Data retention analysis just funny numbers

Data retention analysis just funny numbers

Summary: Completing a cost-benefit analysis for data retention would be an exercise in sorting levels of grey that would result in a collective headache.

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Completing a cost-benefit analysis for data retention would be an exercise in sorting levels of grey that would result in a collective headache.

A Senate Committee has recommended that a serious look be taken at the costs, benefits and risks of such a project before it is considered.

As usual, considering the material costs of such a program is easy, but what about the costs to privacy? What is the price of anonymity? What will it cost Australia as a nation if our anonymity is taken away?

And how do you cost the increased likelihood that someone could break into an enormous repository of data and mine it to create targeted hacking attacks or simply use the information to steal identities?

How much is someone's identity worth anyway? This is a question I was asking myself recently when I was at a conference where some executives were talking about biometric security.

The executives said companies need to be careful when customers first identify a biometric as their own, because if there is a mistake there, someone can use that biometric. And once that biometric is compromised, it can no longer be used.

So what happens in the future if you manage to compromise all of your biometrics?

This is what I think of when I think of my identity. Once someone else becomes Suzanne Tindal, who am I? And how much is the loss of that identity, which I can no longer really claim as mine, worth to me?

That's a difficult question. As difficult as medical payouts, which I think have never been representative.

And there aren't nearly as many medical stuff-ups as there would be digital stuff ups if someone got into a database full of Aussie comms data. If an identity is immeasurably precious, as we might suspect, then when thousands are lost as the result of a hack, who pays up? It seems that the bounds of economics must make us laugh at trying to cost such a disaster.

Then what about the cost of misuse? How much is it to my detriment if government agencies or telcos use the stored data opportunistically for uses other than those for which it's intended?

On the other side of this convoluted coin, the benefits are just as hard to quantify.

How do we measure how much catching a criminal is worth? And how can we measure whether we would have caught that criminal without keeping all that data?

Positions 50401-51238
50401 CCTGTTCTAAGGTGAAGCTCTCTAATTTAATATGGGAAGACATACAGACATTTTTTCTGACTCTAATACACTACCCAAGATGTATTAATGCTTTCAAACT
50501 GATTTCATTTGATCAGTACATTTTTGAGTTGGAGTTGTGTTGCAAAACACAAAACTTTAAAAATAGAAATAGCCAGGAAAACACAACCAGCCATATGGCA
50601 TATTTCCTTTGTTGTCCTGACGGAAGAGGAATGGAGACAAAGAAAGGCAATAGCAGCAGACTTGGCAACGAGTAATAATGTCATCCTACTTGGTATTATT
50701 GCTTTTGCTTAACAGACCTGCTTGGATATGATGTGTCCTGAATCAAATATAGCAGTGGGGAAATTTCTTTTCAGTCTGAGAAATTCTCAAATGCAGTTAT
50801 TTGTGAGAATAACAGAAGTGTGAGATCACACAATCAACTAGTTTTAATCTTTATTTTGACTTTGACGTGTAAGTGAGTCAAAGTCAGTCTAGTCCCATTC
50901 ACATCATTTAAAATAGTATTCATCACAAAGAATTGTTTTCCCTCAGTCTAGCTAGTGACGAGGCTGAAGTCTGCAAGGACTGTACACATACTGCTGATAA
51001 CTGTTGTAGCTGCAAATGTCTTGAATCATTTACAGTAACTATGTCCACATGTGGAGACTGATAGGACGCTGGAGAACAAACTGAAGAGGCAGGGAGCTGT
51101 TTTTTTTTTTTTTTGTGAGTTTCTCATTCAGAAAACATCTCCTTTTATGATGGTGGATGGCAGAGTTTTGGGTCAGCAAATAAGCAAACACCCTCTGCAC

I realise that the success of programs is often measured once they're in place, but do we want to put this in place only to measure if it works?

It's all a case of funny numbers, like the entertainment industry's reports on piracy's effects. I don't believe they can ever be accurate or representative.

So given all this, although I feel that we need to consider carefully whether we want to go down the path of data retention, I wouldn't spend a lot of money trying to make numbers out of something that can't be quantified.

Topics: Government, Government AU, Privacy, Security

Suzanne Tindal

About Suzanne Tindal

Suzanne Tindal cut her teeth at ZDNet.com.au as the site's telecommunications reporter, a role that saw her break some of the biggest stories associated with the National Broadband Network process. She then turned her attention to all matters in government and corporate ICT circles. Now she's taking on the whole gamut as news editor for the site.

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2 comments
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  • Today we have no privacy: privacy laws not withstanding. In fact other laws demand that we hand over all manner of private information to whatever organisation says they want it before they'll deal with us. The government has put us all at needless risk. I don't like that at all and recommend you read what Project ERNA as www.erna4aus.weebly.com has to say under Benefits/Privacy. That project would provide us all with a great deal of privacy, amongst many other benefits.
    kennetl3
  • With the internet really being global and things like cloud computing being common place I think this is a waste of time. The argument should be made for ISPs and content service providers to keep netflow data for a period of time. Netflow data is basically a count on the amount of internet traffic between two IP addresses. So like stats would be:
    203.59.34.34 -> 104.81.33.1 1700

    I think this would be very worthwhile to law enforcement as well as the security of ISPs and should not be too burdersom on them. Hell ISPs should be (and probably already are) collecting this stuff for billing purposes and you hope for security purposes. If you look at your phone bill and read the data section, sometimes they list the IP address your phone communicated with and how much data was sent to/from it. In my opinion this ought to be mandated on ISPs and content service providers in Australia - nothing more, nothing less - people can figure out what websites you've visited out of this or what emails you've been sent.
    mauklone